Version 16 of Stockfish has been recently released. The new version brings a larger neural network, and the program is stronger by about ten Elo points compared to its previous version.
Since Stockfish was equipped with a neural network (NNUE) with the release of version 12 in 2020, the program’s growth has been disruptive, gaining over 200 Elo points in just 3 years.
Before this fundamental change, the program’s evaluation relied on an evaluation function entirely programmed by humans. This evaluation function, referred to as “classic,” was still present in the program until the July 2023 version (it was recently removed a few days ago), to the extent that users could choose to disable the neural network and evaluate a position on the chessboard using the old function, as it was not only considerably faster but also advantageous in certain specific positions.
This raises the question of whether the “classic” evaluation function also benefited, at least in part, from the strength increase that characterized the latest versions of the program or if the developers’ decision to remove the possibility of using it can be considered correct. The purpose of the following analysis is precisely to clarify this aspect.
Tested Versions and Test Conditions
The tested versions of Stockfish include all official releases by the developers starting from version 12 (the first version equipped with a neural network):
- Stockfish 12
- Stockfish 13
- Stockfish 14
- Stockfish 14.1
- Stockfish 15
- Stockfish 15.1
- Stockfish 16
The test conditions are the same as the “rating list” I occasionally publish:
- Time control of 40/120′ repeated, scaled to the equivalent speed (emulated) of a Pentium 90. With the modern PCs used in the tests, this corresponds to blitz games (3-5 minutes per game).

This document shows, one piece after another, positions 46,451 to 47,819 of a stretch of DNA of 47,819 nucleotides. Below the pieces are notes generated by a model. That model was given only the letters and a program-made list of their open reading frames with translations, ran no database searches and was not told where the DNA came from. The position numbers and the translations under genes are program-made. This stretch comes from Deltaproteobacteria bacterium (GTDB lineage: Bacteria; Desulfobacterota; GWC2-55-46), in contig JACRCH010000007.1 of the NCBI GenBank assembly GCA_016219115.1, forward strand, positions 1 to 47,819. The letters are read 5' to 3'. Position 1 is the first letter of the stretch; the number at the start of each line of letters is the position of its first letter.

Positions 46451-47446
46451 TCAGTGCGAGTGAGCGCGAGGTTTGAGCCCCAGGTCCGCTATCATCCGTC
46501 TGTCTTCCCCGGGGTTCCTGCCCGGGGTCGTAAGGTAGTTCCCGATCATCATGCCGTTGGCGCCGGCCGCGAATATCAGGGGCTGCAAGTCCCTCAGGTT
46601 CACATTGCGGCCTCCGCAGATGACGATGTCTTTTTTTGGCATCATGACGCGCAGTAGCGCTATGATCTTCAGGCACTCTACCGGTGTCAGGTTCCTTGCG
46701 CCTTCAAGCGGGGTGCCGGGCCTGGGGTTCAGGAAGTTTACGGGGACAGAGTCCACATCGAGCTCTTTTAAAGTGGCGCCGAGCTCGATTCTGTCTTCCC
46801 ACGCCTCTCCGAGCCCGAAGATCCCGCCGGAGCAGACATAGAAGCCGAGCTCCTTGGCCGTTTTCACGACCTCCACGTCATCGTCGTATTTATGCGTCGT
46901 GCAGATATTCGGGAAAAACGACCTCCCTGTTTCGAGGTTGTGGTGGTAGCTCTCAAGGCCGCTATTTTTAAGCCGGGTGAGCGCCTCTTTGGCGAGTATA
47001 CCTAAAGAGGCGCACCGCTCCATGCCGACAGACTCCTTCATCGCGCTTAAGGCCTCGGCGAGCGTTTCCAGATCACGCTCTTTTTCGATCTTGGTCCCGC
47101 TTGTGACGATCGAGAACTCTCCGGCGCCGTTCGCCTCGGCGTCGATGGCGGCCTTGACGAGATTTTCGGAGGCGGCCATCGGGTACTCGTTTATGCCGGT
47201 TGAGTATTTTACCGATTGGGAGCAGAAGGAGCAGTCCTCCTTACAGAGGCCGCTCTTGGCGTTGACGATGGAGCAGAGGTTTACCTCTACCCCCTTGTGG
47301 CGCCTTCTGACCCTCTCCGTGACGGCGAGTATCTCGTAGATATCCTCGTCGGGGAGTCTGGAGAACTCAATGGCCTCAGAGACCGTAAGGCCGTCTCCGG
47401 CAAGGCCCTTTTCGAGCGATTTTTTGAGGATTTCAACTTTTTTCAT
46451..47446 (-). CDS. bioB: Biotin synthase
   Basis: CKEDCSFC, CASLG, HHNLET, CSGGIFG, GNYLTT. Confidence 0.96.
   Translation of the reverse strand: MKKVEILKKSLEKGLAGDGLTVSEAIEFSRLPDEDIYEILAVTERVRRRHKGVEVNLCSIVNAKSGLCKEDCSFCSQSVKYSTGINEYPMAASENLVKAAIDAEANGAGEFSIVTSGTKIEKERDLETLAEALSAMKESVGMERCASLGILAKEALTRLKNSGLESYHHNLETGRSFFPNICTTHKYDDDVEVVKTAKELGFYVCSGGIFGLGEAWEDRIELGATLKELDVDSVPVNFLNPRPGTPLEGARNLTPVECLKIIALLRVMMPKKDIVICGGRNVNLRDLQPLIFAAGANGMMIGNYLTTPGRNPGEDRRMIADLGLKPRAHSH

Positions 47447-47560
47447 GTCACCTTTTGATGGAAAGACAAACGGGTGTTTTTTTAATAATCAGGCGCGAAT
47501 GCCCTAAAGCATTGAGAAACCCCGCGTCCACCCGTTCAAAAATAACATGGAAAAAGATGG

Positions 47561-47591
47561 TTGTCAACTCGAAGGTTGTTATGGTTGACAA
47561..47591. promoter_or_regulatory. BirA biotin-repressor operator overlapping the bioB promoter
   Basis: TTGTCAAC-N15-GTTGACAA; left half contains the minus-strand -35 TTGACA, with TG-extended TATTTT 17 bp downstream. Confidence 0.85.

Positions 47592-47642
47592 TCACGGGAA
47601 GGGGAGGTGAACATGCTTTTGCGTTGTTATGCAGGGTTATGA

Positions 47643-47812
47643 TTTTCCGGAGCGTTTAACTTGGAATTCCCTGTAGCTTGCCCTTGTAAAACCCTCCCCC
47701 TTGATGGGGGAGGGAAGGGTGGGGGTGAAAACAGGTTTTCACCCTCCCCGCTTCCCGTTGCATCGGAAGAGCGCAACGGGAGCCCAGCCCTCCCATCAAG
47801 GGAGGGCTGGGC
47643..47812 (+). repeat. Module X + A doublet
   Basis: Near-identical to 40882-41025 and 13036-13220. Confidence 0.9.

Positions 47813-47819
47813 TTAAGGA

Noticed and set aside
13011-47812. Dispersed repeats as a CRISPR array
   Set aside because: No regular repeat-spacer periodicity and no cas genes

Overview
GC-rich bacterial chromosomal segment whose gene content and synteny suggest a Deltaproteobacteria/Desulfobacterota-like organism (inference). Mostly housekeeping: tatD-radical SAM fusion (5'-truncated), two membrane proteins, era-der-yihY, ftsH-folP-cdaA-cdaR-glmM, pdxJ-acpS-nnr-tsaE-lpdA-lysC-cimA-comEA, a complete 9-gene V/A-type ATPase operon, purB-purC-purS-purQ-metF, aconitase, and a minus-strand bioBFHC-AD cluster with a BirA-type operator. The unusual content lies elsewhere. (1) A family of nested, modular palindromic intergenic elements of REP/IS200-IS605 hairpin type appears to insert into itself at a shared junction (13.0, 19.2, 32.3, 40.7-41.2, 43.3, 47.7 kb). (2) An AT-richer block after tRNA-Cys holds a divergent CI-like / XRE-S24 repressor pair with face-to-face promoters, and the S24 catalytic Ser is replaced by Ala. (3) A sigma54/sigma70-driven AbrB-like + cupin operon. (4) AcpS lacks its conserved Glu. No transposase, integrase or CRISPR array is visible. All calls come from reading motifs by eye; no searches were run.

- The opening suite consists of 190 different positions, repeated for each engine (each engine played the same opening both as White and Black).
Each program faced Stockfish 11 and Stockfish 10 (the last two versions exclusively equipped with the “classic” evaluation function) with the neural network disabled.
The results show a well-known fact, that with the neural network enabled (represented by the blue curve in the graph), the versions of Stockfish following version 11 have significantly grown in terms of ELO, although the growth has decreased substantially since the release of version 14.1. Between Stockfish 11 and Stockfish 16, with NNUE enabled, there is an Elo difference of about 290 points.
Instead, this is not the case when switching to the classic evaluation function (represented by the orange curve). The Elo difference between Stockfish 11 and Stockfish 16, with NNUE disabled, is less than 20 Elo points. In fact, from the conducted tests, the program’s strength seems to slightly decrease until version 14.1 and then gradually increase again. Overall, though, the program’s growth without the active neural network has been nearly non-existent. The following graph illustrates this trend more clearly:
This inconsistent trend in the curve is most likely due to the optimizations introduced in the Stockfish code to enhance search with the active neural network, which, in some cases, turned out to be counterproductive when using the classic evaluation function. In light of the results, the decision of the Stockfish developers to remove the classic evaluation function appears to be justified.